Kid-friendly health apps emerge at Boston Children’s hackathon


A playful physical therapy system that relied on the motion-tracking Kinect and an app to track inhaler use in asthmatic children were standout concepts that emerged at the the Boston Children’s Hospital hackathon last weekend.

The second annual ‘Hacking Pediatrics’ event was held at the Microsoft New England Research and Development Center and drew about 125 participants, most local, but some from as far away as Alabama and Maryland.

Michael Docktor, clinical director of innovation at Children’s founded the hackathon last year along with a team that includes Judy Wang, a co-founder of MIT’s Hacking Medicine hackathon.

After Children’s doctors pitched problems, teams organized themselves and got to work. For about 75 percent of the participants, Hacking Pediatrics was their first hackathon (for open hackathons, high numbers of first-timers is not unusual).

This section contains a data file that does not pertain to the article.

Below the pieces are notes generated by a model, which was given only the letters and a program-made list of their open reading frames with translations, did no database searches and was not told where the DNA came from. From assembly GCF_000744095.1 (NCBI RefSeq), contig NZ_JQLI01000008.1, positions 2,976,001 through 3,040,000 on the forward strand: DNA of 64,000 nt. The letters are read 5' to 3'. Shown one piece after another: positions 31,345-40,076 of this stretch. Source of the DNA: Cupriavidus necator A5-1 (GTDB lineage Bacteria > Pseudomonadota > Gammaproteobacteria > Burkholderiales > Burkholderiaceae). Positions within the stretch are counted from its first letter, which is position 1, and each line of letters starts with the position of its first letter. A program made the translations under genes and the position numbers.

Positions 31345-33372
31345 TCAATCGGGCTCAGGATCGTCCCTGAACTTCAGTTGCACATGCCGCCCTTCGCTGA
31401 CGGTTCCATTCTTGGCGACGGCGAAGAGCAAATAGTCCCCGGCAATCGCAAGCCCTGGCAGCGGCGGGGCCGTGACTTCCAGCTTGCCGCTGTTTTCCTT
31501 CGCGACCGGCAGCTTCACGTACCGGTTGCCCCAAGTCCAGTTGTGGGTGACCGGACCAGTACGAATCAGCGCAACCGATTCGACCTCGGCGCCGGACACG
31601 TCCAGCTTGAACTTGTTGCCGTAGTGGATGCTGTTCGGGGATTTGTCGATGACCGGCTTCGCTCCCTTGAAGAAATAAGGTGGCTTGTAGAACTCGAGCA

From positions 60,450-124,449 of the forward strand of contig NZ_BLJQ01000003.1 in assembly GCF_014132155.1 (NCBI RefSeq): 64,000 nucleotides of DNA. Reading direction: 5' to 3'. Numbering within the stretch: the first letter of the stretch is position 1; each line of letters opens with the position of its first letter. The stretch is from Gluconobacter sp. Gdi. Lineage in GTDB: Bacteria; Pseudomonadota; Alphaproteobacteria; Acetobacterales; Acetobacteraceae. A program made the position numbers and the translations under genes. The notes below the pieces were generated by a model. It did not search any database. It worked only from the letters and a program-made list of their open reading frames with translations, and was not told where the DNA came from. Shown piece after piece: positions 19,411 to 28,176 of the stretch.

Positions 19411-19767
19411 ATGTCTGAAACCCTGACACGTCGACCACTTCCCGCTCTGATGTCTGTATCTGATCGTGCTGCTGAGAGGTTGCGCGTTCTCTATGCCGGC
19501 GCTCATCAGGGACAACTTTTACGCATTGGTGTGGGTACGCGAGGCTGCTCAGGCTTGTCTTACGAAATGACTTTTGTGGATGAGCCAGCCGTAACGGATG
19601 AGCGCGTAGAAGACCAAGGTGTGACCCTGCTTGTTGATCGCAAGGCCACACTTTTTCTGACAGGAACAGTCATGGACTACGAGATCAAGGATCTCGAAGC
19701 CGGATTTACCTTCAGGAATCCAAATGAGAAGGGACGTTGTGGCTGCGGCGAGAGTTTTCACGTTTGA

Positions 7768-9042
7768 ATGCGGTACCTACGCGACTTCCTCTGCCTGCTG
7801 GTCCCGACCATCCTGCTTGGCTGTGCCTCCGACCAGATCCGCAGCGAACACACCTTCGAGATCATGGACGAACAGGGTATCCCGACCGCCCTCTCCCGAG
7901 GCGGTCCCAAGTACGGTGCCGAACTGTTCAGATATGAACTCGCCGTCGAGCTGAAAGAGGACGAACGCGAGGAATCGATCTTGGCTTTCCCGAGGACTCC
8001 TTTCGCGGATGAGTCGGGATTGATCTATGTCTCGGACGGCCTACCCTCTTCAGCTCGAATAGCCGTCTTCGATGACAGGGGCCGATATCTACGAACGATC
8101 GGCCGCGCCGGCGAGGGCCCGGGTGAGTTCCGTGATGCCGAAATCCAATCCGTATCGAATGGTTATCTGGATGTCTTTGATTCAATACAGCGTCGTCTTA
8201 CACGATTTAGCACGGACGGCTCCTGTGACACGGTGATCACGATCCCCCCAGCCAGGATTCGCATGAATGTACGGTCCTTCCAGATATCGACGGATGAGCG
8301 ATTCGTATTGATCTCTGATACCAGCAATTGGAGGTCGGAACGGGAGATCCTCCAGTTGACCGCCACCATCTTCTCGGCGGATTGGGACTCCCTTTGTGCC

This year, participants had access to a suite of resources including a 3D printing bar, and the back-end APIs to apps like TigerText, a secure messaging service, and MailJet, a mail application.

The winners of last year’s hackathon created a recipe app for parents who had kids with food allergies, Docktor said. The interface allows you to create a profile of a child, “and all the recipes would refresh based on those allergies,” according to Docktor. In this last year, the team has founded a company to commercialize their idea and is in stealth mode.

The goal this year, Docktor said, was to secure the future of other promising projects.

Docktor’s favorite team built a blood pressure cuff in the shape of a kangaroo, with a pouch to hold a warming patch to keep the wearer comfortable. Lying in bed with an IV isn’t just boring for a kid who’d rather be up and about, but the tourniquet and needle can make the experience uncomfortable. The idea is to pair the cuff with an app game in which a kangaroo travels through a forested environment and hugs the friends she meets. With each hug, the tourniquet would squeeze, getting the wearer used to having it on their arm. “The kangaroo was called Olive,” Docktor said.

Images via Boston Children’s Hospital

Nidhi Subbaraman writes about science and research. Email her at
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